Identify in your business continuity plan who will be responsible for messaging, who will be in charge of reaching out to employees and how the organization will contact staff members during different scenarios (email, phone, video conferencing, social media, etc.). Regular, transparent communications in a crisis build trust and motivate employees to remain productive.
7. Plan to communicate with clients and customers
Address how you will distribute information to and collect information from clients during and following a disaster.
In some cases, your customers and clients may be facing the same disruption event. How will you focus on recovering your own operations while also dealing with higher volumes of calls, emails and client needs?
It’s crucial to maintain open lines of communication and keep customers apprised of any impacts on product or service delivery.
8. Provide ongoing training and conduct annual reviews
Any business continuity plan checklist is incomplete without training and reviews.
Once your business continuity plan is complete, make sure all employees have the training they need to carry out the plan. Training should include a basic overview of procedures, as well as exercises to test them out.
At least annually, review your plan to ensure it is still aligned with your current people, processes and technologies.
Go Beyond a Business Continuity Plan Checklist to Create a Course Specific for Your Organization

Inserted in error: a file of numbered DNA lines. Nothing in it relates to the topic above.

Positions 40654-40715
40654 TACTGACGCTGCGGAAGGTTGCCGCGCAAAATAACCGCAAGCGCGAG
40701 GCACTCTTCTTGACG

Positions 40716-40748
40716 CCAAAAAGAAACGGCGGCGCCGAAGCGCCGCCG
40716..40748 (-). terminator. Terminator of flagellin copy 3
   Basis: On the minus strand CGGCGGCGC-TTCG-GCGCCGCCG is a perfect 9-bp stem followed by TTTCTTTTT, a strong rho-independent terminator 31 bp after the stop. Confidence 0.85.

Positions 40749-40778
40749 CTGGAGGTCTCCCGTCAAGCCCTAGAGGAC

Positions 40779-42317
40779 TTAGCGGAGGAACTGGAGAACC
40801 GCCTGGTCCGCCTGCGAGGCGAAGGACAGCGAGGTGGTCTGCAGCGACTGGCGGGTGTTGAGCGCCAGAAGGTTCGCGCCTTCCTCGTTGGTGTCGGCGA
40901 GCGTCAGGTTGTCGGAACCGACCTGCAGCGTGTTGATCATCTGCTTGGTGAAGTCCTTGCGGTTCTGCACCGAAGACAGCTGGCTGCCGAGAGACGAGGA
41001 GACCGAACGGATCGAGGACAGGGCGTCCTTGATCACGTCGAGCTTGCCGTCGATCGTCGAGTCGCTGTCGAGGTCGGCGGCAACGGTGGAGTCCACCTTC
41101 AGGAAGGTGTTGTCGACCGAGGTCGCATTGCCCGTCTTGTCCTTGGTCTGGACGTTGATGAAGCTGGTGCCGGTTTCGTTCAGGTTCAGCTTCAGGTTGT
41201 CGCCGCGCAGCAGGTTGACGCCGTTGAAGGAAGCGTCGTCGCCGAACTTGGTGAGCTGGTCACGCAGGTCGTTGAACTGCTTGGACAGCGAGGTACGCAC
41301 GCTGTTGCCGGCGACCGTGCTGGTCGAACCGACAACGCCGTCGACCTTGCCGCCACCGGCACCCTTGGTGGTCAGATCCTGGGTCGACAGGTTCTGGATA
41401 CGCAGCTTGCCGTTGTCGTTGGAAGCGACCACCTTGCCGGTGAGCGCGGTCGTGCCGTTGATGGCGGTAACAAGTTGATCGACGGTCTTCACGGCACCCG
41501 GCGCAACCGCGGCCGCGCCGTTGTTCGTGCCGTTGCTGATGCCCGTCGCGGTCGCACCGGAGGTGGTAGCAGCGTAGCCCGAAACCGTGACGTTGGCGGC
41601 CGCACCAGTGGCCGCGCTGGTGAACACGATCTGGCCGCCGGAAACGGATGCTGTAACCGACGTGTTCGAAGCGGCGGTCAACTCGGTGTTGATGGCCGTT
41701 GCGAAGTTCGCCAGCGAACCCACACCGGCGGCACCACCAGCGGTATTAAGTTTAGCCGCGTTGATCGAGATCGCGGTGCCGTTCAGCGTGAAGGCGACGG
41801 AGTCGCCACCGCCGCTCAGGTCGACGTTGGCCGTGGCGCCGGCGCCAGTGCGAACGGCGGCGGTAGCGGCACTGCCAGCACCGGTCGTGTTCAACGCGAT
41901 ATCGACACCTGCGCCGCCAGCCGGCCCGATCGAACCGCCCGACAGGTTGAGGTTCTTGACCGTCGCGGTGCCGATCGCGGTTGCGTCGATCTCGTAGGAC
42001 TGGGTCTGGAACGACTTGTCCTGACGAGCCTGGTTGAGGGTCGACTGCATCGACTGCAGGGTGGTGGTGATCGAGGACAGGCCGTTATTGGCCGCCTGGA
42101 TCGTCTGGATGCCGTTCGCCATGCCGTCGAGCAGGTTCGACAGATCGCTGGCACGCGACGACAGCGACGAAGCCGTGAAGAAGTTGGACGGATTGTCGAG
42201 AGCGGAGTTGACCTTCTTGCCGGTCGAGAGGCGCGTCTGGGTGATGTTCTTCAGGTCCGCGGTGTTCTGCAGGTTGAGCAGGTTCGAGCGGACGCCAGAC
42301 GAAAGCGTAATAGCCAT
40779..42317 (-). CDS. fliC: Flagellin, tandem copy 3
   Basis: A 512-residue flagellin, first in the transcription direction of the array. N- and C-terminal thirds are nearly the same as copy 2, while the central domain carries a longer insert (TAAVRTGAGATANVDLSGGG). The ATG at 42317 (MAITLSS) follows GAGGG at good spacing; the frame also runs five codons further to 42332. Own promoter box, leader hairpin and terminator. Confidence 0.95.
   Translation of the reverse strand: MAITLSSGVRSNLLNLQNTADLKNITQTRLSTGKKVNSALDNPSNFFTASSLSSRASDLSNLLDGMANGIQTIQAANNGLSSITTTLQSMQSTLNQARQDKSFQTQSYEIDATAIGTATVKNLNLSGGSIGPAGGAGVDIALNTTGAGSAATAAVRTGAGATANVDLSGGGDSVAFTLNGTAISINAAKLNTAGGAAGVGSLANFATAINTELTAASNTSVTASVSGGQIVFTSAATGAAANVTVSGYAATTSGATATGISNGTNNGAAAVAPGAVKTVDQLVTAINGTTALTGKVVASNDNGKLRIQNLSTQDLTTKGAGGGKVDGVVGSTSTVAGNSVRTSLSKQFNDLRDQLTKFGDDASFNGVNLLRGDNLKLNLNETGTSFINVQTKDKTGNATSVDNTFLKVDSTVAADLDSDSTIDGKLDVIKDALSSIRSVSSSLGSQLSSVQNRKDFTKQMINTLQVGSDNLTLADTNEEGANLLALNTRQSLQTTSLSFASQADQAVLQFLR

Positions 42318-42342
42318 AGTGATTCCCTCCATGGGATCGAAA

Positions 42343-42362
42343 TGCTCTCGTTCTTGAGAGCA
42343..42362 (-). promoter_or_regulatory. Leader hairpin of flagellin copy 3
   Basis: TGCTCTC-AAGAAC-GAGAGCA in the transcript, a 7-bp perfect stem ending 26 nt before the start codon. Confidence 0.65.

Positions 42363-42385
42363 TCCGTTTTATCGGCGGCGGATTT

If you don’t yet have a business continuity plan, now is the time to put one in place. If you already have a plan, don’t forget to test it and continue to think proactively about how you can be better prepared for future uncertainties.
This business continuity plan checklist can only go so far to guide your organization towards creating the right course of action for you. Because business continuity plans are specific to each organization and their financial, physical and operational scenarios, the process of creating one can feel very abstract.
If reviewing this business continuity plan checklist leaves you questioning what your next move should be, Warren Averett’s trusted advisors can help. Contact your Warren Averett advisor today for guidance on the business continuity and disaster recovery planning process, or ask a member of the team to reach out to you.
This article was originally published on August, 25, 2020 and most recently updated on April 4, 2022.